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DACs item created by jacksonchansf, Jun 2, 2012
Pros - Hi-Fi grade sound, XLR and RCA Line out, several digital inputs including USB.
Cons - Price
This will be short cause I don't have much time right now. I just got this on an impulse buy on clearance (open box). At $160 I could not resist.
Sounds amazing via USB on Windows 8.1 with latest drivers. I don't have alot of higher end DACs to compare it to but I have had alot of aftermarket sound cards and decent portable Amp/DACs like the TEAC HA-P50. It's a huge step up from that, which was my previous daily DAC/Amp. Very neutral, bass is very well controlled.
The headphone amp is a good pair with all my headphones from 20-300ohm. The HD 600 needs no more than 11 o'clock on the dial. I thought my HD 600 was already great, now it sounds simply divine. My only gripe is the lack of volume control for the Line Out. Overall I am very pleased indeed, specially at this price. But I could see how some would pay $500-600 and never look back. I would if I wasn't so poor.
Pros - Good looks and quality sound
Cons - Need to load PC software
I had considered many of the comments made by fellow members regarding what to buy for under a grand that would improve my listening station - all replies were good and appreciated, The first issue was the need to replace a HeadRoom Total BitHead and a HeadRoom Supreme upgraded to reference amp some years ago. This is when the Teac UDH01-S Digital to Analog Converter with USB Audio Interface became my solution. It allows 3 digital inputs USB, coaxial, and optical with a selector button to chose the source and has balance and unbalanced outputs The headphone volume control with 1/4 jack is placed on the front panel as well as syncs on any signal from 44 to 192 with LEDs indicating it has locked on to the signal. The details of what is inside is listed below but I think of what does it sound like followed by what does it look like then can I afford it in that order. So I will say a very well known headphone amp/dac engineer said it should be sound very nice based on the details of what is inside the box for those who go beyond Thevenin's theorem. What I didn't like is having to install software to make the USB work and that it had to be downloaded from a Japanese site rather than an including a disc sort of sucks. And as long as I am being picky a stepped volume control would have been a nice upgrade, but it isn't a big deal. So, why I like the Teac is it doesn't sound like most OP AMPs or tubes but it is close and it is always ready to play. The looks are nice despite a somewhat faux glass and metal but again how does it sound is why I bought it. Now if I wanted portability I clearly would have bought the HeadAmp offering for roughly the same money. I have Krell gear and have owned some of the best tube stuff but frankly it is the sound not the constantly farting with replacing tubes and re-biasing that I enjoy. I liked the idea of the Pass units but the listing on the sight turned out to be either no longer valid or they didn't bother to reply (very disappointing) . As a side bar because like many audio nuts I have often been caught on the wrong side of changing technology and thought newer must be better but really devoting time to listen without caring so much if this is the best possible is my solution.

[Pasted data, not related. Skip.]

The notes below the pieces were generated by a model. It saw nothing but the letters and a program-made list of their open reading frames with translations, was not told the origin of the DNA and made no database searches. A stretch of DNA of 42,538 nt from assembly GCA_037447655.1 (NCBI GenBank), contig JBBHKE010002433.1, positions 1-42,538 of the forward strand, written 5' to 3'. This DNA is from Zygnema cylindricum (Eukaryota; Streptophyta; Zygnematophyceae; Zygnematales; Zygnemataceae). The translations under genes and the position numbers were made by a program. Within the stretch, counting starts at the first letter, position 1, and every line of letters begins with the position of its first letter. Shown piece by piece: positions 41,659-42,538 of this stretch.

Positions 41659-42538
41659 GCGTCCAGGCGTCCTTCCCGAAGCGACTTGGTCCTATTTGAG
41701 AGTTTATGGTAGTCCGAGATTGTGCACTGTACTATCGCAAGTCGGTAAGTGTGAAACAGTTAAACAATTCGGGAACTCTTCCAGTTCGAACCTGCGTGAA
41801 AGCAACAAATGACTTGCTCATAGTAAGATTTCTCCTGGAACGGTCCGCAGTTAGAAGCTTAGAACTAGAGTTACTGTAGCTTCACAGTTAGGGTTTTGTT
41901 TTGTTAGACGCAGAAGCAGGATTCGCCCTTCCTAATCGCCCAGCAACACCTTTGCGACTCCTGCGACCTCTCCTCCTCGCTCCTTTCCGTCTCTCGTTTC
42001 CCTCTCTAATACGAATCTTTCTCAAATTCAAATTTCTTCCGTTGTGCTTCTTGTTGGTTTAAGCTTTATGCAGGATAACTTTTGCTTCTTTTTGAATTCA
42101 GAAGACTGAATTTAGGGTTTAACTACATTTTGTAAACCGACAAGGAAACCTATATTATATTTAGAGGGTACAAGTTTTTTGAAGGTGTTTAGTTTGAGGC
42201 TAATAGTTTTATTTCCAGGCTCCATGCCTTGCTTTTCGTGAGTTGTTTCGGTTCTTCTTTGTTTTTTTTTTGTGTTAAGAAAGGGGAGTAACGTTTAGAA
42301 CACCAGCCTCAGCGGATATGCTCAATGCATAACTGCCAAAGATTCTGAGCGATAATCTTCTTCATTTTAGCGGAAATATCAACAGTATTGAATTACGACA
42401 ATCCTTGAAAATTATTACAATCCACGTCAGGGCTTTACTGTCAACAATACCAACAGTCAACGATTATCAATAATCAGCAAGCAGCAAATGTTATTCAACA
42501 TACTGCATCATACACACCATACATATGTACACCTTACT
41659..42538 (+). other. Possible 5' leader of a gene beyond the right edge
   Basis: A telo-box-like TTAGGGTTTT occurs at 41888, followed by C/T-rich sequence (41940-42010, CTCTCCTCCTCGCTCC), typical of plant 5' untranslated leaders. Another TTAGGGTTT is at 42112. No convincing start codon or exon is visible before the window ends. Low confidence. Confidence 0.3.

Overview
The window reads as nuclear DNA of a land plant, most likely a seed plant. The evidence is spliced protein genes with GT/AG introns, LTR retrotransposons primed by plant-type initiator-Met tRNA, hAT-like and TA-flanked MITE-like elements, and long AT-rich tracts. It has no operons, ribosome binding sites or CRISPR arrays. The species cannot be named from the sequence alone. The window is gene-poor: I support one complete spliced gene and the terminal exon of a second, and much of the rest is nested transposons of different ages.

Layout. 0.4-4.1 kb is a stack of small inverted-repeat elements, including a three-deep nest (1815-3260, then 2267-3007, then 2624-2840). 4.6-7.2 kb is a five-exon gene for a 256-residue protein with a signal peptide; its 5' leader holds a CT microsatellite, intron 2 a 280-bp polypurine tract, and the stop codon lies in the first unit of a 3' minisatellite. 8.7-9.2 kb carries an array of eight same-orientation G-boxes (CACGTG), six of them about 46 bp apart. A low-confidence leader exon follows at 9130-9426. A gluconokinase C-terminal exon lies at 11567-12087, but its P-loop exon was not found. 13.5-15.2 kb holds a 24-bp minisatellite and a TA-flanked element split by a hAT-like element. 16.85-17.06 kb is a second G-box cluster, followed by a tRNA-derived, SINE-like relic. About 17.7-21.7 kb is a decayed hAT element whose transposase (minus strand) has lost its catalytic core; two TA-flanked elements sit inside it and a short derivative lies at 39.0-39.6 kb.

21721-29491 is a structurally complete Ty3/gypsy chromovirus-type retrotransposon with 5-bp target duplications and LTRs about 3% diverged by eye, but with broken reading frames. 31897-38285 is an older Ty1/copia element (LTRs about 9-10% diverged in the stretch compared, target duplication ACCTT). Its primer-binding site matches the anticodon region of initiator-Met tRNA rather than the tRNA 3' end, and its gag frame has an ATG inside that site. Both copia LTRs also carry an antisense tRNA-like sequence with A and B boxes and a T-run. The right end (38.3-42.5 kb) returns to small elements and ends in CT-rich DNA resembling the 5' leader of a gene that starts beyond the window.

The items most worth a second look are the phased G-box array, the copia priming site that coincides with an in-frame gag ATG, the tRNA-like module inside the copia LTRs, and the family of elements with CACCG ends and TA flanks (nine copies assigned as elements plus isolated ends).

USB Audio Class2 High-speed Input from PC/Mac (Tenor 8802)
- 32-bit/192kHz Dual D/A Converters (BurrBrown 1795 x 2)
- Up-conversion to 32bit/192kHz
- Supports Asynchronous Transfer Mode
- Toroidal-core Power Transformer
- Detachable AC Socket
- Headphone Out with Volume Control
- Aluminum Front Panel
- Available in Silver or Black
- USB Input: x 1 (USB 2.0)
- Digital Audio Inputs: x 2 (Coaxial, Optical)
- Balanced Audio Output: x 1 (XLR, 1=GND, 2=Hot, 3=Cold)
- Audio Output: x 1 (RCA)
- Headphone Out: x 1 (6.3mm)
- Input Signal Sampling Rate: 44.1kHz, 48kHz, 88.2kHz,
- Operation: 120V AC, 60Hz (US), 230V AC, 50Hz (EUR)
- Dimensions (W x H x D): 215 x 55 x 215 mm
7/15 Follow up - the TEAC unit developed some type of glitch allowing it to randomly flip back to the PC speakers despite the DAC lock still being illuminated. To resolve the problem you had to unplug and reinsert the usb cable. TEAC was less than responsive in helping - despite doing everything thing I could imagine including changing PCs and cables, I was forced to return the unit. Fortunately it was bought from Dedicated Audio so there weren't any issues in returning it.
I have replaced it with a demo PS Audio Digital Link III which has performed beautifully without the slightest issue. The software to connect via usb to the PC is internal and requires nothing on the user part. The build quality is much more solid than the Teac but I have been hard pressed to hear any sound improvement. There are still PS Audio units available for $500 (same price as the TEAC)